An example of a compression garment that offers a high-waist, is full-length to the ankle, and offers a low-to-moderate level of compression.

    Another easily available option is the CzSalus Compression Legging. This garment offers a bit more compression, although still a fairly moderate 18-21 mmHg, and includes partial foot coverage – which is likely unnecessary. Compression of the foot is certainly beneficial for lymphedema or lipo-lymphedema patients whose swelling (typically) involves the foot, but it offers no real advantage for classic lipedema patients whose feet are typically unaffected.  If you think you might be comfortable with a higher level of compression, 20-30 mmHg and 25-30 mmHg leggings are also available. Although, if you have never worn compression before it is advisable to start with a lower level of compression. [Small disclaimer: if you purchase a garment through one of these links we may receive a very small fee which we use to support our blog, but feel free to look around for a garment that suits you best. Better yet, ask a local therapist for advice before making a purchase.]

  • If you do decide to wear a compression garment, discontinue use immediately and see your therapist if you experience skin sensitivity, irritation, sores, infection, pain or discomfort, or an increase in swelling anywhere in your limb. It is also advisable to wash the garment every day or two. Washing by hand will help it maintain its shape and elastic properties.
4. Manual Lymphatic Drainage (MLD)
  • MLD CAN help reduce swelling. Like compression garments and bandaging, MLD works most effectively on patients with greater levels of swelling. It therefore has little utility for reducing swelling in early cases of lipedema, where excess fluid accumulation is not yet observed and normal lymphatic function is still maintained. MLD is particularly effective in treating cases of lipo-lymphedema where there is a swelling component present, as MLD is a central tool of lymphedema management. It is delivered through specialized hands-on massage by a certified practitioner that acts to draw the accumulated fluid out of the limb through lymphatic vessels to return it back into circulation. MLD should be delivered in conjunction with compression therapy to help maximize its effect and minimize patient expense.
  • MLD CAN help reduce pain and bruising. MLD, especially when delivered with appropriate compression garments / bandaging has been observed to significantly reduce both the pain (ref 2) and susceptibility to bruising (ref 3) that is typical of lipedema. Even in early cases of lipedema where MLD is not needed to reduce swelling, MLD still appears to relieve pain and promote well being (ref 1 and 4). The authors of one study commented: “There is hardly a therapy prescribed by physicians that promotes well-being more and is therefore demanded vehemently by patients.” (ref 4).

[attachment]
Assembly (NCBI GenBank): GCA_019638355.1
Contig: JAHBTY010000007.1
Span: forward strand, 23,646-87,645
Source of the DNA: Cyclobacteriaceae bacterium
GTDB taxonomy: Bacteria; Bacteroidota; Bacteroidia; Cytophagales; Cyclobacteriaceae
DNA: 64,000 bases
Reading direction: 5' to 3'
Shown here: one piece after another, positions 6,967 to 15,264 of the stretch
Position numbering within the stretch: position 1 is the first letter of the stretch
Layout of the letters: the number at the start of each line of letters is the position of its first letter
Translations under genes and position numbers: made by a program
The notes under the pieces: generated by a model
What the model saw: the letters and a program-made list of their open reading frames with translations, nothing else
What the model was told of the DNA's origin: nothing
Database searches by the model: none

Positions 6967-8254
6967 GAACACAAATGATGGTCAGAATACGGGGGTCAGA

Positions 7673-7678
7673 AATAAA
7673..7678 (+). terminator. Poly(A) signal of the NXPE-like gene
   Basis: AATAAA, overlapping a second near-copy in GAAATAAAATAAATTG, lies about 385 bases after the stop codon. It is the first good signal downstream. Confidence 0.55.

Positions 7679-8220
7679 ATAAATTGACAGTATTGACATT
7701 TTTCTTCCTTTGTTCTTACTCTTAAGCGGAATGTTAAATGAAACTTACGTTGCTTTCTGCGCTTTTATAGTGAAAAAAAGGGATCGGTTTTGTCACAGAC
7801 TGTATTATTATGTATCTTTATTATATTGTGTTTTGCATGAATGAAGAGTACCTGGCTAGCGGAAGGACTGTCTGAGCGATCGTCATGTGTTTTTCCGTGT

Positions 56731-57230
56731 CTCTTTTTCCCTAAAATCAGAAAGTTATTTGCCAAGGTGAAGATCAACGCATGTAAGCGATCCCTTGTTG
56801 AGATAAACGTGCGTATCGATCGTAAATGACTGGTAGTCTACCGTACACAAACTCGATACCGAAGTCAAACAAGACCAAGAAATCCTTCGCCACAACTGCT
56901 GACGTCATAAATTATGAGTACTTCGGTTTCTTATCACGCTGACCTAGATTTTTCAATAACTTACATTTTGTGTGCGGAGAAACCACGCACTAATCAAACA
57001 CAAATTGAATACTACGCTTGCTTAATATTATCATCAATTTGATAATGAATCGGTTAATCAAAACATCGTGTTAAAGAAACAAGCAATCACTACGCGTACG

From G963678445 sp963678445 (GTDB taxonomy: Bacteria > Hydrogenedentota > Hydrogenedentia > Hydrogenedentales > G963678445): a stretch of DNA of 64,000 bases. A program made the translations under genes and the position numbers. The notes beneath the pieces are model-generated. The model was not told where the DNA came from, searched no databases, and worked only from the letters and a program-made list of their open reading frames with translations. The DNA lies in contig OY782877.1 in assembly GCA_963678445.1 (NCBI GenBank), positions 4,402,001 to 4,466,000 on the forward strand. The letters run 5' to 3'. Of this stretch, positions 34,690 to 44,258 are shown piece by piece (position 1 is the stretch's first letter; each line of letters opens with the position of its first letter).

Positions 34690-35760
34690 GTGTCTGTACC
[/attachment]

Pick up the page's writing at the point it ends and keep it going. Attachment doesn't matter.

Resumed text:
• MLD CAN help improve mobility in advanced cases of lipo-lymphedema, where swelling can directly contribute to mobility impairment.
  • MLD CAN help prevent disease progression. At more advanced stages of lipedema, where noticeable swelling is present, MLD can help maintain smaller limb volume. Since increased limb volume can lead to a worsening of the condition of lipedema, MLD can be helpful in preventing its progression.
  • MLD CANNOT reduce the amount of adipose tissue (fat) that is already present.
  • MLD works hand-in-hand with compression, by reducing limb volume before compression garment fitting, in order to maximize the benefits of the compression. Compression garments are particularly effective at preventing additional fluid accumulation, but are also effective at reducing existing swelling, depending on the level of compression and style of garment used. Compression garments are composed of “short-stretch” materials that have a range over which they stretch before becoming inelastic, and they are sized for each person to suit their particular limbs’ needs.  It can be detrimental to size them too tightly, and not effective if they are sized too loosely. Patients are therefore measured for their compression garment(s) by a certified compression garment fitter, ideally after a fluid reduction phase of treatment, involving Manual Lymphatic Drainage massage.
5. Intermittent Pneumatic Compression (IPC)